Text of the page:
Christe exaudi nos. Christe exaudi nos.

Kyrie eleison, Kyrie eleison.
Christe eleison, Christe eleison.
Kyrie eleison, Kyrie eleison.

Pater noster [silentio]
Et ne nos inducas in tentationem, sed libera nos a malo.

Domine exaudi orationem meam, et clamor meus ad te veniat.

Oremus:

For world leaders:
O God, who taught the hearts of the faithful by the light of the Holy Spirit, grant that, by the gift of the same Spirit, we may be always truly wise, and ever rejoice in his consolation. Through Christ our Lord. amen.

Against Persecutors of the Church:
O Lord, we beseech thee, crush the pride of our enemies and humble their insolence by the might of thy hand. Through our Lord Jesus Christ… Amen.

In any tribulation:
O Almighty God, despise not thy people who cry out in their affliction: but for the glory of thy Name, be appeased and help those in trouble. Through our Lord Jesus Christ… Amen.

For our enemies:
O God, who are the Lover and Guardian both of peace and charity, give to all our enemies peace and true charity, and grant the remission of all their sins, and by thy might deliver us from their snares. Through our Lord Jesus Christ… Amen.

For the defence of the Church:
Almighty, everlasting God, in whose hand are the strength of man and the nation’s sceptre, see what help we Christians need: that the heathen peoples who trust in their savagery may be crushed by the power of thy right hand. Through our Lord Jesus Christ… Amen.

In time of war:
O God, who bringest wars to nought and shieldest by thy power all who hope in thee, overthrowing those that assail them; help thy servants who implore thy mercy; so that the fierce might of their enemies may be brought low, and we may never cease to praise and thank thee. Through our Lord… Amen.

For peace:
O God, from whom are holy desires, right counsels and just works; give to thy servants that which the world cannot give; that both, our hearts may be disposed to obey thy commandments, and also, the fear of enemies being removed, our times, by thy protection, may be peaceful. Through our Lord Jesus Christ… Amen.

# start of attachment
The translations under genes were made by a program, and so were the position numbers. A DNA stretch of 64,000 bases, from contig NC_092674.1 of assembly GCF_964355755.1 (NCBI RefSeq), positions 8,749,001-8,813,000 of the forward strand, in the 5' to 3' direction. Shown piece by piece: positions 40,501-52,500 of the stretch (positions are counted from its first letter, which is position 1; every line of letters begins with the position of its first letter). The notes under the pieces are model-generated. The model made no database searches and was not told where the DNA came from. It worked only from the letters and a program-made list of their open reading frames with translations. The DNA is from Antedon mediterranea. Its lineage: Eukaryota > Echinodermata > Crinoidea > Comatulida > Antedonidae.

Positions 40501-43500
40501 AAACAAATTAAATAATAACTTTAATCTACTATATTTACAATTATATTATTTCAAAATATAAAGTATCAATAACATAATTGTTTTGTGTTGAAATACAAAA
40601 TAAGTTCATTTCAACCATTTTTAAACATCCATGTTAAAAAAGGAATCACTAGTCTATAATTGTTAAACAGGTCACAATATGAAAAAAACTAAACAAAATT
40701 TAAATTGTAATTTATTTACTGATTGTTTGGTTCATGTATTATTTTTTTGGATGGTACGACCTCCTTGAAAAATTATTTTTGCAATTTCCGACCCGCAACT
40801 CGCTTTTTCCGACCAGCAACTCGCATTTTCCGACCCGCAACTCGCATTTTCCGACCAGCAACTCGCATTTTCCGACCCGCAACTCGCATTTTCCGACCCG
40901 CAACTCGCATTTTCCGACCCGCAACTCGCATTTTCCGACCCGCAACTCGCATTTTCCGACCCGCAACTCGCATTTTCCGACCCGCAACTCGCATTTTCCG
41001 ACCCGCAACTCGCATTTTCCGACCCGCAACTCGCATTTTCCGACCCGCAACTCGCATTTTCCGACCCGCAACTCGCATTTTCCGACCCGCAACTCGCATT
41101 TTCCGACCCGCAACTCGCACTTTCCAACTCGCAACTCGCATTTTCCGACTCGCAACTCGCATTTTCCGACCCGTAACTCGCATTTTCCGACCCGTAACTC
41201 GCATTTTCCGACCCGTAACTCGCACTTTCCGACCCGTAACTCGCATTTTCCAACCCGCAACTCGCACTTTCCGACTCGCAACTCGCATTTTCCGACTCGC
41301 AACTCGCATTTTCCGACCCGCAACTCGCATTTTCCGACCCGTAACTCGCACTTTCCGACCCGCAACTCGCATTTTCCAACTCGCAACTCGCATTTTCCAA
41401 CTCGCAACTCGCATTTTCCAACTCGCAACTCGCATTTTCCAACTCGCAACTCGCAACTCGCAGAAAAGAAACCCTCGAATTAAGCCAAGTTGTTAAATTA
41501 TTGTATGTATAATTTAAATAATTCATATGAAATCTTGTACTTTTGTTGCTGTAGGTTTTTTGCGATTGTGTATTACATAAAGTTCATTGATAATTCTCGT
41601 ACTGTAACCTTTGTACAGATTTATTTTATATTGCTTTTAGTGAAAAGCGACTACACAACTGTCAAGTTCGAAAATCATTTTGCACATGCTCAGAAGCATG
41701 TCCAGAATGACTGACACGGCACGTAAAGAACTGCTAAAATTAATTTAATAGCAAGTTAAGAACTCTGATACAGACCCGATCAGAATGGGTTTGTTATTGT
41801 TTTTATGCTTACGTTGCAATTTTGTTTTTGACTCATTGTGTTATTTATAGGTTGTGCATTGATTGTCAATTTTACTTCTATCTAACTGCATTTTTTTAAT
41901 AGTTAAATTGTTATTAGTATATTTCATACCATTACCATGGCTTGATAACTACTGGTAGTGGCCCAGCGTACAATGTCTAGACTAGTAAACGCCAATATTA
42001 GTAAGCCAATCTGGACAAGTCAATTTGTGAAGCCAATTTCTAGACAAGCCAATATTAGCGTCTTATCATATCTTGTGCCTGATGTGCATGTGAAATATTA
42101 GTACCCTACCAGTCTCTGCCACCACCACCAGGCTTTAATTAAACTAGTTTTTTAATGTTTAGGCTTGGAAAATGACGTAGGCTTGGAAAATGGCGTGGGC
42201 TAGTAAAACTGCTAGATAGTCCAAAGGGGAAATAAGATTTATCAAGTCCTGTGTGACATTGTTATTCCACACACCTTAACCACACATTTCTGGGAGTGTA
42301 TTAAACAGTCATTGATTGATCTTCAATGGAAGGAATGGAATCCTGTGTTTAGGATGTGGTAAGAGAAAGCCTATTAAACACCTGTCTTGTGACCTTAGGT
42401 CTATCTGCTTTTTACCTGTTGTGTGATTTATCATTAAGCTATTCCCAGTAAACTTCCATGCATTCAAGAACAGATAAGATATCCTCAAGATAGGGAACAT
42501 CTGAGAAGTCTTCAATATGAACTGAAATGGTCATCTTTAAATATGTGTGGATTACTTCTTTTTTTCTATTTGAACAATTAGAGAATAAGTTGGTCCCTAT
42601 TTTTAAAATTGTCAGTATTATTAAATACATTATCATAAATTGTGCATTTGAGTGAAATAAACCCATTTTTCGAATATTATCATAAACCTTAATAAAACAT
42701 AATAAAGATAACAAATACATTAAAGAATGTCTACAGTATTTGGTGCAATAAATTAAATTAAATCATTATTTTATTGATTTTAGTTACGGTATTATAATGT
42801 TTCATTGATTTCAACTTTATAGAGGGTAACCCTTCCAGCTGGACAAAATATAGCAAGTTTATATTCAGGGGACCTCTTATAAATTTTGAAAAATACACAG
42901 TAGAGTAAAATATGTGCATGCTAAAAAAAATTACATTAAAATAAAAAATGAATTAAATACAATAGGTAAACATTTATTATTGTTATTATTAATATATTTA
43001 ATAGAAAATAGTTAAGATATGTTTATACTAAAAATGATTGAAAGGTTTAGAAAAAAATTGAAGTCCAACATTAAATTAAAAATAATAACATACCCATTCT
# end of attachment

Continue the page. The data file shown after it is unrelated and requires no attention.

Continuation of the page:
Domine exaudi orationem meam, et clamor meus ad te veniat.
Exaudiat nos omnipotens et misericors Dominus. Amen.
Et fidelium animae per misericordiam Dei, requiescant in pace. Amen.

 

 

Mystical Icon of the Holy Church by the hand of Matthew Garrett, 2008 http://holy-icons.com/

In this season of ecclesiastical upheaval and discontent, it seems useful to remember that, sadly, thus it has ever been down through the centuries. It is even more important to remember that though the Church may sail through treacherous seas, Christ is always at the helm.

My prayers for the Church this morning led to those of St. Isaac of Nineveh (also known as St. Isaac the Syrian) from the 7th Century:

O Mystery exalted beyond every word
and beyond silence,
who became human in order to renew us
by means of voluntary union with the flesh,
reveal to me the path
by which I may be raised up to your mysteries
. . .
Gather my mind into the silence of prayer
. . .
Stir up within me
the vision of your mysteries
so that I may become aware of what was placed in my
at holy baptism.
You made me to be light and salt for the world:
may I not prove a stumbling block for my companions.
Prayers of Isaac of Nineveh, 7th C.
Translated by Sebastian Brock

Lord, overshadow your holy Church which has been redeemed by your blood; cause to dwell in it your true peace which you gave to your holy apostles; bind her children in holy bonds of indissoluble love; may the rebel not have power over her, and keep far from her persecution, tumult, and wars, both from those within and from those without; and may kings and priests be bound together in great peace and love, their minds always filled with gazing towards you, and may the holy faith be a wall for your flock.
A prayer of Isaac of Nineveh, 7th C.
Translated by Hilarion Alfeyev

Holiest of Holy

On a sunny, peaceful morning, I awoke about 6:30, and turned on the TV news, expecting a mundane weather report. Stunned, and with a paralyzing sense of doom clutching my heart, I could scarce believe what I was seeing as sirens shrieked, pillars of smoke and fire arose, and the panic-stricken fled first from the World Trade Center Towers, and then from the Pentagon. As the hours went on, with one horrific image following another, I finally threw a blanket over the television. I wanted to know what was happening, but could not bear to see.

Mid-morning, when we were still uncertain exactly what had happened, I went to my altar, to pray the Great Litany, and the Prayers for the Dying; I chanted the Om Jesu Christi, Miserere nobis; I sat in silence, before the reserved Sacrament, and enveloped by the presence of Christ. I let the tears flow. Then, I attempted to draw what could not be put into any form, any color, any words other than those of Lady Julian, “All shall be well; all shall be well, all manner of things shall be well.”